I headed to the Chocolaterie next for chocolate truffles, chocolate cake, chocolate mousse tarts, and all other things chocolate, best paired with the Bodegas Emilio Moro 2011 from Castile and Leon, Spain. Bright violet in color, its intense blueberry and cherry compote flavors with a touch of spice cake as well as hints of vanilla and smoke blend well with chocolate. For other types of desserts such as cheesecakes, eclairs, and cream puffs, Sweet RosAaAaAeA@ wines and White Zinfandels fr California can enhance the sweet ending to your meal.

The Cheese Room (L'Epicerie) was my last stop. Climate controlled and accessible by automated sliding door, this atelier is the most striking one of all. One could feast from a wide variety of premium aged hams--including jamon Iberico, charcuterie, smoked fish, artisanal cheese from France, Spain, Italy, Germany, and Switzerland creamery products. Manchego, Tomme de Savoie, Gouda, Gruyere, Comte--you name it, it was there.

I learned from the sommelier that the various cheeses were best paired with different vintages. For the goat cheeses, the Clarendelle by Haut-Brion Blanc 2012/2013 was an excellent recommendation. This dry white wine representative of Bordeaux and rated Premier Cru ClassAaAaAeA@ (First Growt was very concentrated and vivacious on the palate with menthol nuances that maintained its freshness and contributed to a pleasant aftertaste along with the cheese. Grilled and sauced fish, seafood, and veal with sauce would also work well with this wine.

The blue du bocage (blue cheese) required a different pairing on its own. This aged cheese was like a white moist paste laced with a grayish-green blue, sweet and milky, spiked with a sharp saltiness. The Allan Scott Riesling 2014 from Marlborough, New Zealand, gold medalist in the Air New Zealand Wine Awards 2013, was a perfect partner to it. Made from only the moldiest, ugliest looking grapes, which hide what can only be described as liquid gold, the lemon and lime citrus, together with its underlying tropical notes, create a striking balance with blue cheese and the softer cheeses such as the Brie, Camembert, Maroilles, and Coulommiers.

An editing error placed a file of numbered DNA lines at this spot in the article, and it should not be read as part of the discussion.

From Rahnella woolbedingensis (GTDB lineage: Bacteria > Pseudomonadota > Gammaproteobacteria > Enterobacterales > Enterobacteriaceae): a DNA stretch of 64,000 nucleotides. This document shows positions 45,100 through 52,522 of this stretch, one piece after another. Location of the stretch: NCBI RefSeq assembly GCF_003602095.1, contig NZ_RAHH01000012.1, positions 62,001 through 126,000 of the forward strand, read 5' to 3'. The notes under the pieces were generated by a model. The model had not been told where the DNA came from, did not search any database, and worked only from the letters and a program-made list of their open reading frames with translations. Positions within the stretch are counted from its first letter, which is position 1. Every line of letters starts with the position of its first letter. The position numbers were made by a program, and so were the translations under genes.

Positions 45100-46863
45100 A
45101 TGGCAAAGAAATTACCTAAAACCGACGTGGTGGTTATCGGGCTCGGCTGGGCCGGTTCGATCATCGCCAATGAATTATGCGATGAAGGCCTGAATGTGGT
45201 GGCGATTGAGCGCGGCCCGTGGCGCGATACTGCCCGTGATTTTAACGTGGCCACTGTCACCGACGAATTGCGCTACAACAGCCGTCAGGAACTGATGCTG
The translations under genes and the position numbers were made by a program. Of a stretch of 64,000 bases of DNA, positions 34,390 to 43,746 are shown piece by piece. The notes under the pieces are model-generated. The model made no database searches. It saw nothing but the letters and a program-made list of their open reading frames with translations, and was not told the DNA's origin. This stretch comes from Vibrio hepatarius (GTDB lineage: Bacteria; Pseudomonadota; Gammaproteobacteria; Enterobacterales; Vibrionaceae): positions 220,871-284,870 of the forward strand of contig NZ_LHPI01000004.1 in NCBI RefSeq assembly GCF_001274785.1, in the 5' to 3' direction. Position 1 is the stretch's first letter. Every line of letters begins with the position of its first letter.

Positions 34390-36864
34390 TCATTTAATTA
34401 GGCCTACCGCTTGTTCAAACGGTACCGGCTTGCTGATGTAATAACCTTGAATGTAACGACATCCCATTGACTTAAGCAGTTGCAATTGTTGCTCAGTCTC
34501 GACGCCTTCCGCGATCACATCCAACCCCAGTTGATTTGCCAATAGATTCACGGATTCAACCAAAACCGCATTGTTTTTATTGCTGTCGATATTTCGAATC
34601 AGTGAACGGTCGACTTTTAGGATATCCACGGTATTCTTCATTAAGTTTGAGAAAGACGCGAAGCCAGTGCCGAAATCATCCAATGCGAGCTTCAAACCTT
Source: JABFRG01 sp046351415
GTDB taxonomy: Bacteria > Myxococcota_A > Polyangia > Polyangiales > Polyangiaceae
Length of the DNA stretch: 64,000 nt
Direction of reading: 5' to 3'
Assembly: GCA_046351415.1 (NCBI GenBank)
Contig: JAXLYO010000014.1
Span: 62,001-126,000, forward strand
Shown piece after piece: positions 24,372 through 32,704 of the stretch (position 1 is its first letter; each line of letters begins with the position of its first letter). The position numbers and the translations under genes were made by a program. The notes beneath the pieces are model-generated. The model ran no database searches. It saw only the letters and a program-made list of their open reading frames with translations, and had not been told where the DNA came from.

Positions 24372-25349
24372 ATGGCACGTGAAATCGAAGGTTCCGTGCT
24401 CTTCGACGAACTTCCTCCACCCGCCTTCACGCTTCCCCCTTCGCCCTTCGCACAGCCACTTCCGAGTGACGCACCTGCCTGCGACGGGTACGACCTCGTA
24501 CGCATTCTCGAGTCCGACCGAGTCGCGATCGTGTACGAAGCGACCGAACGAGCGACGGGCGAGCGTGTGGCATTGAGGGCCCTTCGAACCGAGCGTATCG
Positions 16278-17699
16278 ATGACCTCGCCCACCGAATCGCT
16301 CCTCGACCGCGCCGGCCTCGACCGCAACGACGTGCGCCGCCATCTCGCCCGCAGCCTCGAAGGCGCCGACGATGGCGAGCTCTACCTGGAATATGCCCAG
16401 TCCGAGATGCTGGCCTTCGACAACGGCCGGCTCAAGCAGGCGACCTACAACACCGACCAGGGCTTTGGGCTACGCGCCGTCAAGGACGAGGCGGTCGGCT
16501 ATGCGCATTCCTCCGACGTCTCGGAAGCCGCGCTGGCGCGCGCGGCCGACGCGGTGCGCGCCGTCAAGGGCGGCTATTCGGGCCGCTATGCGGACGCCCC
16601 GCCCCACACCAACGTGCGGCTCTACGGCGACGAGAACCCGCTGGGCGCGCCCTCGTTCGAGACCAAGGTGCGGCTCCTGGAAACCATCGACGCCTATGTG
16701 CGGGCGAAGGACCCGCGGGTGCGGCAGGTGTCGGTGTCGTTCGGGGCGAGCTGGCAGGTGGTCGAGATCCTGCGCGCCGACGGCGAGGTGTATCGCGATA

The hard cheeses on my plate, however, such as Manchego and Pecorino Tuscano, paired wonderfully with the Allan Scott Base Pinot Noir 2013 from Central Otago, New Zealand. This deep red wine tasted of dark cherries and ripe plums, dried herbs with a hint of chocolate and spice. The layers of oak make for a strong luscious finish, which tames the intense flavors of aged hard cheeses.

CROWD FAVORITES

Tanguy Gras, Sofitel's assistant food and beverage manager, is the man largely responsible for the list of suggested pairings given to every guest who attended the event. Happy about the event's success, he says, "We really want our guests to discover wine for themselves. Every wine has a story with a world behind it. All wines are different, unique, and while the way it pairs is not an exact science, there are so many possibilities, which make it really interesting."

Crowd favorites during this event were the Clarendelle Haute-Brion Rouge 2009, which he recommended be paired with the blue cheese and a lot of desserts; the Chateau Roubine Cru Classe RosAaAaAeA@ 2014 from Proven because it pairs well with a lot of food, especially sashimi and tuna based dishes; and the Septima Gran Reserva 2012 from Malbec, Argentina, which goes well with bopis, BBQ, steaks, and sausages.

Every year, from Sept. 21 to Oct. 31, Sofitel hotels around the world join France in celebrating the traditional harvest of the grapes through its "Sofitel Wine Days." This event, however, is set apart from the rest as it featured the largest, most extensive selection of wines from various regions. While my curiosity piqued me to try more wines as the event was coming to a close, I comforted myself with the fact that there would always be next year to look forward to. In the meantime, as Dionysius, the god of wine and grape harvest, would urge, "Eat. Drink. Be Merry." With the rest of the Sofitel Wine Days still ahead of me, that won't be difficult to do.

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Title Annotation:Life & Leisure
Publication:Manila Bulletin
Article Type:Restaurant review
Geographic Code:8NEWZ
Date:Oct 18, 2015
Words:1337